Quantitative real-time PCR
RNA was extracted using QiaShredder lysis buffer and purified using RNeasy spin columns from Qiagen. Purified RNA (900 ng) was used as a template to produce cDNA using AB high Capacity RNA-to-cDNA kit (Life Technologies) according to the manufacturer’s protocol on a Bio-Rad C1000 Thermo Cycler. Approximately 20 ng of cDNA was used for quantitative real-time PCR (qPCR) experiments using Eppendorf plates and AB Power-SYBR mix (20 μL final reaction volume) on an Eppendorf Mastercycler ep realplex S. Primers were obtained from IDT and used at a final concentration of 200 nM. The following cycle conditions were used for all genes: 95 °C for 10 min followed by 40 cycles of 95 °C for 15 s and 54 °C for 60 s with a final extension step of 95 °C for 15 s and 54 °C for 60 s. The ΔΔCt method was used to calculate fold changes in RNA levels compared to vehicle treated cells after normalization to a reference gene, U36-B. The primer sets used were reported previously  as follows: human U36B-F, 5′-CGAGGGCACCTGGAAAAC-3′; human U36B-R, 5′-CACATTCCCCCGGATATGA-3′; human GRN-F, 5′-CAGGGACTTCCAGTTGCTGC-3′; human GRN-R, 5′-GCAGCAGTGATGGCCATCC-3′.
Enzyme-linked immunosorbent assay (ELISA)
Mouse progranulin ELISAs were purchased from Adipogen (San Diego, CA) and carried out according to the manufacturer’s protocol. Plasma samples were diluted 1:500 in 1× Diluent buffer. Brain lysates were diluted 1:50 in 1× Diluent buffer. All ELISA measurements were done in duplicate and fell within the standard curve generated by the provided recombinant progranulin standard. Mouse plasma and brain lysate samples were randomized and loaded blind to the researcher. For brain and plasma ELISAs, a positive (Grn+/+) and negative (Grn−/−) control sample were also run to verify specificity of the ELISA.
Animal subjects and experiments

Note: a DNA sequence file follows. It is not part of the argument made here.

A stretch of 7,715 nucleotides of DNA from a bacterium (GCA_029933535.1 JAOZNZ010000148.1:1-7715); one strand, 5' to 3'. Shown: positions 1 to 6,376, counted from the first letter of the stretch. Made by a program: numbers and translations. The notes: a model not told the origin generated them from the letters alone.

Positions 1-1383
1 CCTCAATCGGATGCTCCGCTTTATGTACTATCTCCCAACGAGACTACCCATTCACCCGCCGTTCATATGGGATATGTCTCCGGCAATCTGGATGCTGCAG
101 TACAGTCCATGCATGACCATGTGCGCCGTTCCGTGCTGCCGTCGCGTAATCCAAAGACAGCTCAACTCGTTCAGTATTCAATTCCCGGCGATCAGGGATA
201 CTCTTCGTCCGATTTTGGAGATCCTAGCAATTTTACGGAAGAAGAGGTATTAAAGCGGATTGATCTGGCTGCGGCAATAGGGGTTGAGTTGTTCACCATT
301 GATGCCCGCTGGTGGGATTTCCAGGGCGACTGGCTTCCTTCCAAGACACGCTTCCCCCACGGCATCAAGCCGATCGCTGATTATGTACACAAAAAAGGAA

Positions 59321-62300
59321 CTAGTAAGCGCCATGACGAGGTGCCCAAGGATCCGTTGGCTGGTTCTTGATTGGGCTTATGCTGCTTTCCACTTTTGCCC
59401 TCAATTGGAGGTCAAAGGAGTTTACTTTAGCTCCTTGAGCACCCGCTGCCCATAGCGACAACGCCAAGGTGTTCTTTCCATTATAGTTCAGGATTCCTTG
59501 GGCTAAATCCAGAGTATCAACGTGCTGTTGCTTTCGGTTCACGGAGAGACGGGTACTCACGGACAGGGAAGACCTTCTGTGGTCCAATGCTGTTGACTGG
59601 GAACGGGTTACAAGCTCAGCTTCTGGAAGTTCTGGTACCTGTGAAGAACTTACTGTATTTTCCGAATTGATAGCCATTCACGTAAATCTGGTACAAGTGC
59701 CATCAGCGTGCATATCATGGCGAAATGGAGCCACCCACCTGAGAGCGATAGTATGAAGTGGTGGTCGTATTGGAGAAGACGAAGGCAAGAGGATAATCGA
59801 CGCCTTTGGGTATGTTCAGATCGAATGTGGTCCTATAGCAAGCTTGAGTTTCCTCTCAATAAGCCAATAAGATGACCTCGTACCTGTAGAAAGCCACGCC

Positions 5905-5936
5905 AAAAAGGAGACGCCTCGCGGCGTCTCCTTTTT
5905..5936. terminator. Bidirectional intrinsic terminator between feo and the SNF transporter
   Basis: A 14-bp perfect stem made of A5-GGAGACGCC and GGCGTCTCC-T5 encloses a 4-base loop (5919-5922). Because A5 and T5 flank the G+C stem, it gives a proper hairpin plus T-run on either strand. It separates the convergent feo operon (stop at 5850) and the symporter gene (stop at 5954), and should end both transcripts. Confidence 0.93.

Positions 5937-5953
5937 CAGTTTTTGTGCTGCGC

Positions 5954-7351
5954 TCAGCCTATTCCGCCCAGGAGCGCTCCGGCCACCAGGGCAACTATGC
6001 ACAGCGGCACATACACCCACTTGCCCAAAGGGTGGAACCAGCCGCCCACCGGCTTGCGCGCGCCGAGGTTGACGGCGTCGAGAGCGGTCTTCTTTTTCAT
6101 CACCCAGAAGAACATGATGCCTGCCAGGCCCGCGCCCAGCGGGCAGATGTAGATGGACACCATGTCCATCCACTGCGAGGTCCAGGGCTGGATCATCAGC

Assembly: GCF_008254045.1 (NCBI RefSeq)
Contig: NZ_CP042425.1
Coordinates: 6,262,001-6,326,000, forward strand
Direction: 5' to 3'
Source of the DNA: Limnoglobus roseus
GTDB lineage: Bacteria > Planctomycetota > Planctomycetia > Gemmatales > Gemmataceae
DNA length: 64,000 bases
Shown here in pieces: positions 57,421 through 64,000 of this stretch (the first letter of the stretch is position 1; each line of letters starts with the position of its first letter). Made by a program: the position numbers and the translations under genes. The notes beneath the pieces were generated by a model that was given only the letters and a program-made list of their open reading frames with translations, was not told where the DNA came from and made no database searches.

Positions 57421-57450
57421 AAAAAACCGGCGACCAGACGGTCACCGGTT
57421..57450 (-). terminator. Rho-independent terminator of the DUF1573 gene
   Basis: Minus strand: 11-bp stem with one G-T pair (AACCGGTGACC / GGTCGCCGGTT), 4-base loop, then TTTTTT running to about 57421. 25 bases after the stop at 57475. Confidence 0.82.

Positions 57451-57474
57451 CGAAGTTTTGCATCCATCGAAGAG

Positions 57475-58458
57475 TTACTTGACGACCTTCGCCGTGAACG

All animal work was conducted with prior Institutional Animal Care and Use Committee (IACUC) approval, and was performed in accordance with PHS guidelines. All procedures were performed under conditions designed to minimize pain and distress. Emory University is an Association for Assessment and Accreditation of Laboratory Animal Care (AAALAC) approved institution, and follows the current version of the Guide for the Care and Use of Laboratory Animals (8th Edition), as adopted by the Office of Laboratory Animal Welfare (OLAW). Twenty Grn heterozygous mice (Grn+/−) obtained from our colony by crossing Grn knockout mice (Grn−/−)  with wild-type C57bl6J (originally acquired from The Jackson Laboratory, Bar Harbour, Maine) were used in the study. We elected to use both male and female mice in approximately equal numbers based on the number of animals available in the colony and to comply with recent NIH guidance on maintaining gender balance in biomedical animal studies. For treatments, solutions of 2 % sucrose or 2 % trehalose were made up in water (same regularly provided to animals in the vivarium) and filtered through a 0.2-μm stericup filter. Fresh water was changed out once per week. Weights of the water bottles were measured before and after each exchange to estimate amount of water consumed per group. Mice were weighed periodically to monitor changes in weight gain per group. After 65 days of treatment, mice were euthanized by decapitation after anesthetization with isoflurane. Blood was collected at time of death in a reservoir containing 100 μL of 0.5 M EDTA. Plasma was separated by centrifugation at 3000 rpm for 15 min at 4 °C and stored at −80 °C. Whole brain was harvested and separated into hemispheres after removal of the cerebellum. One half of the brain was drop fixed in 4 % paraformaldehyde (PFA) and the other half was placed in a tube, snap frozen in liquid nitrogen, and stored at −80 °C. Frozen brain tissue was ground under liquid nitrogen with a mortar and pestle to create a uniform powder. For protein extraction, approximately 50 mg of tissue powder was homogenized in lysis buffer containing 50 mM Tris–HCl (pH 7.4), 150 mM NaCl, 1 % Triton X-100 and complete protease and phosphatase inhibitor cocktail (Pierce) and sonicated briefly. Protein concentrations were determined by BCA assay (Pierce) and Western blot samples were made up as described above. Approximately 25 μg of total protein per sample was loaded onto a 12 % TGX mini gel (Bio-Rad) for Western blotting as described above.